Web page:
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Tomatoes are subject to many diseases and pests, all of which make growing tomatoes not as easy as some might think.

The first tomato sits taunting you on the vine, ripening slowly for what seems like weeks until it is finally red.

The taste of that first tomato of the season, still warm from the sun, is wonderful and is the start of a summer full of tomatoes.

Homegrown tomatoes taste so different from the blah of store-bought, hydroponically grown tomatoes that buying a tomato plant is often the gardener’s first try at growing edibles.

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Getting the perfect, even red, round tomato is not always easy. Tomatoes are subject to many diseases and pests, all of which make growing tomatoes not as easy as some might think. This year particularly has been rather a trial in the tomato patch.

First, we had a record-breaking wet May, which was great for the gardener’s water bills, but the tomatoes barely had time to dry out before the next rain arrived. This was followed by a typical rise in temperatures accompanied by sudden heavy downpours of rain.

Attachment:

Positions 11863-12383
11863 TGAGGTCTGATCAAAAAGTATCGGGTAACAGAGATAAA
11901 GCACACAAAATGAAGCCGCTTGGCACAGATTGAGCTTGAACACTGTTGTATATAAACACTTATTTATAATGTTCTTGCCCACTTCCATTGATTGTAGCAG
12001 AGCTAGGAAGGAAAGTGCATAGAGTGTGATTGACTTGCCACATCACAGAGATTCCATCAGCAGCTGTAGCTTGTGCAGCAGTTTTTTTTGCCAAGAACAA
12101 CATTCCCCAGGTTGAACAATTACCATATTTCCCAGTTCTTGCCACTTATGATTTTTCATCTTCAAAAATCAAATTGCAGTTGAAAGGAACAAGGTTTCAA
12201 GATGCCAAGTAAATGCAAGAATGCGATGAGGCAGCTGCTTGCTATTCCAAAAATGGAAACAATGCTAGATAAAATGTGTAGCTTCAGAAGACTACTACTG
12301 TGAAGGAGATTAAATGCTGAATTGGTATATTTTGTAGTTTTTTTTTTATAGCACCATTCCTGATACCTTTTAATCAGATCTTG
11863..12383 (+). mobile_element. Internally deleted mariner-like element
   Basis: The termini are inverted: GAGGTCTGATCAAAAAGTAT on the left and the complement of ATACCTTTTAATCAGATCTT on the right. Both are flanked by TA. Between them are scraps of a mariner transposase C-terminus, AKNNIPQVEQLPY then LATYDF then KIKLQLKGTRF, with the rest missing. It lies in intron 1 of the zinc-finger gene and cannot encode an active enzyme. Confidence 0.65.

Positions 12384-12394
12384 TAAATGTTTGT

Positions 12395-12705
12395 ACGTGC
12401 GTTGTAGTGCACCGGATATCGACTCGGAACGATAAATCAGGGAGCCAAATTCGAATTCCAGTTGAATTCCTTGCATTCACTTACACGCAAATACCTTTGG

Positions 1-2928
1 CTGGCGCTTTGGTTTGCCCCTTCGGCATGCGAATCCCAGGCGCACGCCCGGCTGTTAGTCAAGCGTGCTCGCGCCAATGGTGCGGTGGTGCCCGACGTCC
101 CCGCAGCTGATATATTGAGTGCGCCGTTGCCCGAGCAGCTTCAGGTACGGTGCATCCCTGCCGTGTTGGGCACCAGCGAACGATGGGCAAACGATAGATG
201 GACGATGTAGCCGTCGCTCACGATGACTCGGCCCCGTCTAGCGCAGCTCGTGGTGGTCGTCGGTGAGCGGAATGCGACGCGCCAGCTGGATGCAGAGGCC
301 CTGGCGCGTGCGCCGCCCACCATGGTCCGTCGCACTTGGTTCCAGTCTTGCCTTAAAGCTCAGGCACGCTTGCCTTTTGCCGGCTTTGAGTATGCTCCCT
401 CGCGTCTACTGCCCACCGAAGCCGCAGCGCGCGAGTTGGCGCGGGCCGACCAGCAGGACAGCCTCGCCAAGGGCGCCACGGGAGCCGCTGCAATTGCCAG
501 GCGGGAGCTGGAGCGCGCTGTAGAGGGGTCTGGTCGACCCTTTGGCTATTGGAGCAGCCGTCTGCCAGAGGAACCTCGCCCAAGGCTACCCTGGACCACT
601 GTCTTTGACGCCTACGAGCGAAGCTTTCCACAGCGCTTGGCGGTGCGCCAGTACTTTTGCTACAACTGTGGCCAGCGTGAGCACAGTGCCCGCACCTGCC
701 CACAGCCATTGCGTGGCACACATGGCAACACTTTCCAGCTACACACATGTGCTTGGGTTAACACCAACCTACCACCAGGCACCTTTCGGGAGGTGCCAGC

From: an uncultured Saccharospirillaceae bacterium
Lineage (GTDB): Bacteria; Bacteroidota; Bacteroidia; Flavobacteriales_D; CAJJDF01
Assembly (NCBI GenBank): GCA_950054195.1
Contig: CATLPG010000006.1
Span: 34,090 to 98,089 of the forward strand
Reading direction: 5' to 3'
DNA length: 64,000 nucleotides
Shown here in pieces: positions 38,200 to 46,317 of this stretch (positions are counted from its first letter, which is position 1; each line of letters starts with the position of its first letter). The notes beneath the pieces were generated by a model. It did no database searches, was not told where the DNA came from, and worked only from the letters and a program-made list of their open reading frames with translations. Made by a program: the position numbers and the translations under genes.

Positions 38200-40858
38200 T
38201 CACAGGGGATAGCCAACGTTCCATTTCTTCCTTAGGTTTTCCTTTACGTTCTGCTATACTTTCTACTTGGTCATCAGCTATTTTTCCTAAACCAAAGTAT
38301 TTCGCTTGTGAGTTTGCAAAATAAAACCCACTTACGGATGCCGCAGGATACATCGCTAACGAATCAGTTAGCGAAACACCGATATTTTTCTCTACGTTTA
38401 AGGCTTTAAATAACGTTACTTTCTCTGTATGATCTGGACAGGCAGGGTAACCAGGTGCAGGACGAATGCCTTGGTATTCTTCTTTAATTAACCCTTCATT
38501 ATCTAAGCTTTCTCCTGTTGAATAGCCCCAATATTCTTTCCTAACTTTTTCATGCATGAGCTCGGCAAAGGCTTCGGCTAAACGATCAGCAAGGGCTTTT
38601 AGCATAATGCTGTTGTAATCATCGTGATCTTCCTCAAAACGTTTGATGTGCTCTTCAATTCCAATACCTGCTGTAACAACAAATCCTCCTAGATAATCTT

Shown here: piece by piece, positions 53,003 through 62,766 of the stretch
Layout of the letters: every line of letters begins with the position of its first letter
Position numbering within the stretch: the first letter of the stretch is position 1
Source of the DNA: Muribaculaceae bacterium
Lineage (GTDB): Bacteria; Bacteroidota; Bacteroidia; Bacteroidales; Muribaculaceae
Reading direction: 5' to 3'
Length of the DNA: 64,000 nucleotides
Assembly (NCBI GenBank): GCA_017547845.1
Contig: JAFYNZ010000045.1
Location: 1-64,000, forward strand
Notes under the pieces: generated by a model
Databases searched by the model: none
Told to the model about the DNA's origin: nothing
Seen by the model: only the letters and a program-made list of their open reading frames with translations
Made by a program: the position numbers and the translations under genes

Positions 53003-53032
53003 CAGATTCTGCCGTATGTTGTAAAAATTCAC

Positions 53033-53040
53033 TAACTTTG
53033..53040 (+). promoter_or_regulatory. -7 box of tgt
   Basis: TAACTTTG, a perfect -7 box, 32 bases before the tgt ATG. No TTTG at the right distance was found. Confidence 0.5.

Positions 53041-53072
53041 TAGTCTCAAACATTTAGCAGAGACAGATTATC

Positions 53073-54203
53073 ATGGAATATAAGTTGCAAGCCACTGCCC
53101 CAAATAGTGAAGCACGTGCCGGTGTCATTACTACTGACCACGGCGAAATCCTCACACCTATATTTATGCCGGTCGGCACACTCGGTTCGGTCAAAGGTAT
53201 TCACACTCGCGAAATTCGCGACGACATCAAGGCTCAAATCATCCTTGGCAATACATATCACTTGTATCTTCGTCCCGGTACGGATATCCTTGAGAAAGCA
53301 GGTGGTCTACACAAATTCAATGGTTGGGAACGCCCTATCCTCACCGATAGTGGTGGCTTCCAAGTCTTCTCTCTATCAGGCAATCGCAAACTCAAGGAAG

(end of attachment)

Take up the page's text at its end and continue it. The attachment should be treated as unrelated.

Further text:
The inconsistent moisture levels produce cracked skins on the top of the tomato and sometime hard brown patches on the base of the tomato (Blossom End Rot). Both of these issues are associated with high or inconsistent moisture levels as the young fruit develops.

Meet garden columnist and author Kate Copsey

Fortunately, recent times have been much dryer and developing tomatoes are doing better.

An associated problem with cracking at the top of the tomatoes is a borer, which takes advantage of the cracked skin and enters the tomato rendering it inedible.

The tomato horn worm is a huge worm that can decimate the top of the tomato overnight. The worm is often still happily eating in the early morning when it can be tossed into soapy water or, as I prefer, take a few leaves off the plant and take the leaves plus worm to another part of the garden, where it can develop into the large sphinx moth.

To reduce problems like blossom end rot and other diseases, look for disease-resistant varieties. For a variety of color and taste, try some heirloom varieties that come in white, red, green and almost black colors and are worth growing, too.

So, tomatoes are not necessarily an easy plant to start your edible garden experience, but the result of a great taste is worth the effort.

For a full list of tomato issues and how to solve them, visit

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Kate Copsey is a garden author, writer and speaker now living in eastern Orangeburg County. Her book "The Downsized Veggie Garden" is available from bookstores everywhere as well as her webpage


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